Tuesday, June 27, 2006
In a perfect world, languages would be nothing but a way for people to communicate with each other - no language would be considered superior or inferior, children would be encouraged to study as many as possible. In the real world, however, languages are being used as political and ideological tools way too often, and in Belarus, for example, this has resulted in the Belarusian language practically vanishing from everyday use, replaced by the Russian language, and Russian being shunned by the politically conscious Belarusians.
LJ user wolny, a Belarusian living in the United States, writes (BEL) about his recent linguistic adventure on a bus in New York City:
Today, something interesting happened to me. On my way back from work, I was talking on the phone with [LJ user] e_ndrus. Because a group of young blacks was on the same bus and they were acting pretty [loud], I was forced to interrupt my conversation. Someone was getting off the bus at the next stop, so I got a chance to sit. I took an empty seat, and a woman sat down next to me and addressed me in Belarusian right away. I was speechless for a moment. =) She had been surprised herself when she heard me speaking Belarusian. It seemed to me that she used to teach in the past because her language was good but slow. She was interested in the Diaspora (said she was trying to look for the people but didn't find anyone), and I recommended [a Diaspora get-together] to her. We'll see if she shows up.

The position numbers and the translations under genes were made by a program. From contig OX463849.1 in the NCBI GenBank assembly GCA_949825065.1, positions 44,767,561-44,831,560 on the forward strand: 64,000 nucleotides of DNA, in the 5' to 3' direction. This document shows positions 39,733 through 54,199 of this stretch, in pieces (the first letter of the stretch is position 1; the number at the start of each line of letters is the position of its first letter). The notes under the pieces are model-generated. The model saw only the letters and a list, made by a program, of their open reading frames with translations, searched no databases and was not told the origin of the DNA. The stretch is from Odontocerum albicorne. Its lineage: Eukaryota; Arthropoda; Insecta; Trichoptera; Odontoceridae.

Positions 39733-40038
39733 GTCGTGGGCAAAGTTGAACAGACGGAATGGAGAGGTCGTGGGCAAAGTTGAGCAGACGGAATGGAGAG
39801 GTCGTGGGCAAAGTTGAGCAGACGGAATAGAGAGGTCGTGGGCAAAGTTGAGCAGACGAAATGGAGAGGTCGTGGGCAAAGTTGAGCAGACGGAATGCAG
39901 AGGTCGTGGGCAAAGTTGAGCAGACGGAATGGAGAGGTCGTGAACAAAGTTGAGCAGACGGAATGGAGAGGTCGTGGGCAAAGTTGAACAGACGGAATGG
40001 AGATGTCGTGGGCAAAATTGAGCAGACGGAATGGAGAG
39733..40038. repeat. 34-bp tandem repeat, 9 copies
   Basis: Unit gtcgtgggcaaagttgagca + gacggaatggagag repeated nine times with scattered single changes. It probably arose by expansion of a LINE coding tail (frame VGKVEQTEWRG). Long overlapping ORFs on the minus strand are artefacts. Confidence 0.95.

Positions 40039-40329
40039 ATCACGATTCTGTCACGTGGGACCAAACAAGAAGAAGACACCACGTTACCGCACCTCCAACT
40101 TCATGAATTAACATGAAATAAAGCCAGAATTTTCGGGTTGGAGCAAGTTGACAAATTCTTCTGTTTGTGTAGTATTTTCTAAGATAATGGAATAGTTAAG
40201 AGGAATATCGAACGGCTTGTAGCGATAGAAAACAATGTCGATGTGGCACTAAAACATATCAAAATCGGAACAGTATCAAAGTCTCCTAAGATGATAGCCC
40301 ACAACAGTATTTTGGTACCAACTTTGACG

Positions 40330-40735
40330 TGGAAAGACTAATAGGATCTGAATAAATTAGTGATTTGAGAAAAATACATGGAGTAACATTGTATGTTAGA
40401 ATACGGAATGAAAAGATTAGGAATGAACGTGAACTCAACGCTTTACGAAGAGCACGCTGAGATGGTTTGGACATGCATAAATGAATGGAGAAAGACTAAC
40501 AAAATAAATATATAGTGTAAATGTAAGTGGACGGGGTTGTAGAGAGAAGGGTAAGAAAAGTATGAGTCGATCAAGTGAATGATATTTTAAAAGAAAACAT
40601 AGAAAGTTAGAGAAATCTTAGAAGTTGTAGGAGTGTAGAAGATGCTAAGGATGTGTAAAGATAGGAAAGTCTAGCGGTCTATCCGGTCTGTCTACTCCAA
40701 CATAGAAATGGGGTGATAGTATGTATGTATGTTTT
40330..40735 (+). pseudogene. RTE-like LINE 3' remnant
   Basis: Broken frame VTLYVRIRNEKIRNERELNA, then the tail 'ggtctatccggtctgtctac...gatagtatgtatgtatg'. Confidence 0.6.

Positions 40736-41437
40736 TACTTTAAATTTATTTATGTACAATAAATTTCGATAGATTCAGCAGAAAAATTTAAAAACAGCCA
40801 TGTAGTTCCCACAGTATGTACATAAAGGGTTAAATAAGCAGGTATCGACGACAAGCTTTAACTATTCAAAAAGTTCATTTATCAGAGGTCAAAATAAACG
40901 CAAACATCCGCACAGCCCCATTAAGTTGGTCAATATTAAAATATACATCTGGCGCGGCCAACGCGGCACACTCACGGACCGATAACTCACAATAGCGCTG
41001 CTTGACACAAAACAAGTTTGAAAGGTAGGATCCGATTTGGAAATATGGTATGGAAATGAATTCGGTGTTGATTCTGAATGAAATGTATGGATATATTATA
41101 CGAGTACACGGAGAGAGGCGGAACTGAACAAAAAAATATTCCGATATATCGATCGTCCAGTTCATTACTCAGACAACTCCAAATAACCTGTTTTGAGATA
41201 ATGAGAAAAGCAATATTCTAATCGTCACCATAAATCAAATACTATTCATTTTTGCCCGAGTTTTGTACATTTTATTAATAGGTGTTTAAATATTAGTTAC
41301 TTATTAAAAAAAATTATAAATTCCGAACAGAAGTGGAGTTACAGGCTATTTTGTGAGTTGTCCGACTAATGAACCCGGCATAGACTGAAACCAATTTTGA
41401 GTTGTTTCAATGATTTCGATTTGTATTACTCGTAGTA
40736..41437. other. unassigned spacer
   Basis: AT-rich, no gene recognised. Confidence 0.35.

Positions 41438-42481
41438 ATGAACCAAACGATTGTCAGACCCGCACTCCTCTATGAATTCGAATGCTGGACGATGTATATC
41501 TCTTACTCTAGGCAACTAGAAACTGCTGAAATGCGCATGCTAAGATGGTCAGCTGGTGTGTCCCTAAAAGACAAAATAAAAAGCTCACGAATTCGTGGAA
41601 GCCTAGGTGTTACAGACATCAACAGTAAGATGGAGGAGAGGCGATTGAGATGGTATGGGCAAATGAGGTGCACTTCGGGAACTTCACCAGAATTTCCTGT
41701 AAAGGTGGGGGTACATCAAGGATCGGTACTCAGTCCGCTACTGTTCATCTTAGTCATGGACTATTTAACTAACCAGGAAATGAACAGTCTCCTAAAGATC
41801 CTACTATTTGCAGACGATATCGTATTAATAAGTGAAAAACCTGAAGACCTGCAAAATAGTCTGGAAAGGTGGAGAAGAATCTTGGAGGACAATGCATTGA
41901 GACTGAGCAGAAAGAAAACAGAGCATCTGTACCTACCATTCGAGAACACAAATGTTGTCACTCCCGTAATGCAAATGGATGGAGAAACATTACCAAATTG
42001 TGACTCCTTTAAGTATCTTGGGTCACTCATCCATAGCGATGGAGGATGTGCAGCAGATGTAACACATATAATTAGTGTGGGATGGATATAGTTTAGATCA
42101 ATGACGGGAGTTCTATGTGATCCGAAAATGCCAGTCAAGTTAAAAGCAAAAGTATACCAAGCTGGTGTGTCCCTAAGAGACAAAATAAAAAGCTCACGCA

Here's a seemingly unlikely yet unsurprising response to this story (BEL):
slotoviepus: Cool! I think it was only once in my life that I happened to hear in a Minsk tramway how ordinary people were speaking in Belarusian - not during a language class, not in front of a TV camera, without any reason, simply on the tramway... This was nine years or so ago.
LJ user baleslau has reprinted wolny's text in his own journal. His reaction (BEL) is very similar to the comment above:
Here's how it is sometimes! Even in Minsk it's difficult to catch Belarusian being spoken, and wolny lives in America.
In the comments section, there's yet another Belarusian Diaspora language story (BEL):
adelka: And I once had a similar experience at Charles' Bridge - my friend and I were looking at the paintings sold there, and one of the artists turned out to be from Minsk (even from [...] a house next door :) and speaking Belarusian. It was fun to hear this answer to our broken Czech: "How much is this?) - in pure Belarusians - like, "Girls and boys, relax and speak Belarusian, you are being understood perfectly well" :)))
LJ user litota_ describes (BEL) the politics attached to her language use:
Sometimes, when I speak Russian, Belarusian words make their way into my speech, and I think with horror: "God, they are probably thinking I'm the opposition!!!"
LJ user czalex switches to English and posts an entry on the "Russian linguistic chauvinism". Here's one exchange in the comments section: